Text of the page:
First, victory in this war will have to involve troops on the ground. Assad’s ability to unleash this attack is doubtful, with his bloodied troops lacking the motivation and Hezbollah lacking the numbers that such an offensive will require. That is why there is wide expectation that what has just begun with foreign interference from the air and the sea will evolve into foreign intrusion on the ground, whether Iranian, Russian, or both.
The military prospects of such interference are actually good, considering that Assad’s enemies are varied and disjointed, and bearing in mind that the prospective battlefields will be mostly flat and, as such, convenient for modern military deployment.
The political prospects, however, are less promising, because Assad and his Alawite minority have earned the Sunni majority’s indefinite enmity. Foreign troops speaking foreign languages and representing alien faiths will be seen as occupiers and infidels, and treated accordingly.
The structure won’t stand, unless Iran and Russia accept Assad’s shrinkage into western Syria; and even then, whatever emerges to Assad’s east will continuously challenge him and his allies.
Worse, Putin is provoking not only the Syrian majority but also Turkey.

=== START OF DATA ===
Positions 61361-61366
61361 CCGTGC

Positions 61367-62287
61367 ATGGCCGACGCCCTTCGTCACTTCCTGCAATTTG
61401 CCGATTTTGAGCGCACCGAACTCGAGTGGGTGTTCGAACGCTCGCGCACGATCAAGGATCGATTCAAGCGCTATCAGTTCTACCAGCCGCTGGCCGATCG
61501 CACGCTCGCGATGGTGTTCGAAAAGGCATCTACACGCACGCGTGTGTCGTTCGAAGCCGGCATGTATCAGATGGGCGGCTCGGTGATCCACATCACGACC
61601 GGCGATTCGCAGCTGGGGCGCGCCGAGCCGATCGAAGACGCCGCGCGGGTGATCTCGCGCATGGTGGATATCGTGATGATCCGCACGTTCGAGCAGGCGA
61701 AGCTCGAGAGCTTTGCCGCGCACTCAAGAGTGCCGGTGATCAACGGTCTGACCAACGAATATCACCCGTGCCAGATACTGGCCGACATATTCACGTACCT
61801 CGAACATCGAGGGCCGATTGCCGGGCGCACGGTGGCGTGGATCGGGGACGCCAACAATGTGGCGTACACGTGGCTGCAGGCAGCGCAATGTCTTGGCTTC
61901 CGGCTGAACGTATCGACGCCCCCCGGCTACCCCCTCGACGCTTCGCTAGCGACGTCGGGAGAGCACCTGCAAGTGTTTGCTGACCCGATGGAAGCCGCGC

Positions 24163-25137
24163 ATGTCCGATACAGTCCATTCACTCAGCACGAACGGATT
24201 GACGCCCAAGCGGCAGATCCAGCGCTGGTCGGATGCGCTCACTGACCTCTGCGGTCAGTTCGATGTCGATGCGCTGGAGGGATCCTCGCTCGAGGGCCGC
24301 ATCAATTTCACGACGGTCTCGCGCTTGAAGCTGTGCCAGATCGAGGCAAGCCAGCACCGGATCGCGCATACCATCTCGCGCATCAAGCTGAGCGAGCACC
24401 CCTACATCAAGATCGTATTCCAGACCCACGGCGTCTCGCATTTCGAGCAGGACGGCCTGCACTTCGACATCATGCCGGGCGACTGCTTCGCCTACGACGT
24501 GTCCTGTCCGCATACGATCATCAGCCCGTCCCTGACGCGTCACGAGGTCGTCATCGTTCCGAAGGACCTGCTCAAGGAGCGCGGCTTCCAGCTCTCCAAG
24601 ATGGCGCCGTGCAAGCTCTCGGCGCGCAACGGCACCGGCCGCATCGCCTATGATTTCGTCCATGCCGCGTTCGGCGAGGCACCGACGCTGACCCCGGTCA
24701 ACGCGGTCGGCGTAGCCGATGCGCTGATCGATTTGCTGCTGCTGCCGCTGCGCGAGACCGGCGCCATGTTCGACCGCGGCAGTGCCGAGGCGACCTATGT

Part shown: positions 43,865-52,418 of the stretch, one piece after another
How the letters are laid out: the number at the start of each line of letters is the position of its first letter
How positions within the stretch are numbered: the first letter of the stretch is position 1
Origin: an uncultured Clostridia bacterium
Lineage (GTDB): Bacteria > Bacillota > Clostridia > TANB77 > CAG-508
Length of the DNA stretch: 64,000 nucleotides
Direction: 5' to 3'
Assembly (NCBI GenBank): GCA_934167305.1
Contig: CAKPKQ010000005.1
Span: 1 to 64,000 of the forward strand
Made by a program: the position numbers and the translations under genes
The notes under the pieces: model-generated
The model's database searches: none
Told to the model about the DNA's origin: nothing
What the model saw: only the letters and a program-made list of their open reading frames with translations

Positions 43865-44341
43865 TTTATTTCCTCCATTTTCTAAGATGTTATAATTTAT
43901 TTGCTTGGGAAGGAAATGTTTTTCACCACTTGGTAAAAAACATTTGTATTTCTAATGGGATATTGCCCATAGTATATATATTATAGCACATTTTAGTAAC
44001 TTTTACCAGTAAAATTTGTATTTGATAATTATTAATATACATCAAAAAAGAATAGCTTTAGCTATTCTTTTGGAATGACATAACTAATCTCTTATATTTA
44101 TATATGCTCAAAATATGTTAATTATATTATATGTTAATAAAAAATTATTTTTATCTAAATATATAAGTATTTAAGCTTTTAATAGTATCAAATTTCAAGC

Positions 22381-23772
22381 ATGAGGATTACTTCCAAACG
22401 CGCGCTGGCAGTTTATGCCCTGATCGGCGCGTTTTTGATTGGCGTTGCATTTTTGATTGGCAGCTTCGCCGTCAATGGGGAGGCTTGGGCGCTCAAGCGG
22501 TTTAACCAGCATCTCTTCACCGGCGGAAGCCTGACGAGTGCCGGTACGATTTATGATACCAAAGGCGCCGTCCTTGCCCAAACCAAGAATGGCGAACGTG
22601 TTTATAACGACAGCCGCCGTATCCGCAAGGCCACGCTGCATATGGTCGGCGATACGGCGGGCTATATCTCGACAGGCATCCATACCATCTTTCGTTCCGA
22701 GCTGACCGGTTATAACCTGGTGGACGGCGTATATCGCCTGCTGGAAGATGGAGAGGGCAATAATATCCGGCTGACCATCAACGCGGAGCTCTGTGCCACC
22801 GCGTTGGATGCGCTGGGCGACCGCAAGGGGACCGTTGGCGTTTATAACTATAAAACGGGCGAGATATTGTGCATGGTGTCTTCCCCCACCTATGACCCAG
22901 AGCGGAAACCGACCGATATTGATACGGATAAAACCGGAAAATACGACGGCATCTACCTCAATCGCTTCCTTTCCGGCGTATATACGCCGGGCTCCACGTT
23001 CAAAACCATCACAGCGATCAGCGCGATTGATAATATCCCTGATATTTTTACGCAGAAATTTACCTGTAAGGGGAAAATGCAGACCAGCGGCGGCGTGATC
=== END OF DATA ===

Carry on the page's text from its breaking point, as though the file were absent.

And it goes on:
ANKARA’S WARNINGS this week over the violation of its airspace, conveyed to the Russian ambassador in two separate summonses, underscored the scope of the gamble Putin would likely not have been allowed to make had he been scrutinized by democratic institutions.
Turkey and Russia have fought 12 wars in recent centuries. Worse, due to their historic and cultural ties, the Russians are natural allies of the Turks’ historic enemies, from the Armenians and Greeks to the Cypriots and Bulgarians. Russia’s Syrian adventure, in short, can result in a war with NATO-member Turkey’s mighty army.
Even so, this isn’t the Cold War.
First, unlike his communist predecessors, Putin carries no ideological gospel, much less a quest to rearrange the world. Second, Moscow has nothing like the USSR’s network of allies, nor is it in a position to build one. An economic basket case whose strategic reliance on exporting commodities has collapsed along with oil prices and the ruble, Putin’s Russia has nothing to offer prospective allies except arms.
Russia’s Syrian adventure, then, is a struggling empire’s battle for a southern outpost, a battle of the sort it has waged in Ukraine to its west and Georgia to its east. It is not part of an effort to dominate the world.
That also goes for the Russian intrusion’s Israeli aspect.
The USSR caged its Jews, defamed the Jewish state and encouraged its enemies’ belligerency. Putin treats Russian Jewry with toleration and the Jewish state with respect.
The meetings this week in Tel Aviv between Russian and Israeli generals, as agreed last month by the two countries’ leaders, reflected Russia’s appreciation for Israel’s neutrality in the Syrian civil war, as well as 25 years of fruitful dialogue and vigorous bilateral trade.
Such harmony was unthinkable during the Cold War. In fact, if indeed Russia emerges as postwar Syria’s political sponsor, it might keep a lid over Israel’s northern enemies.
It might not be as pretty as the peace America sponsored to Israel’s south, but it will be as welcome.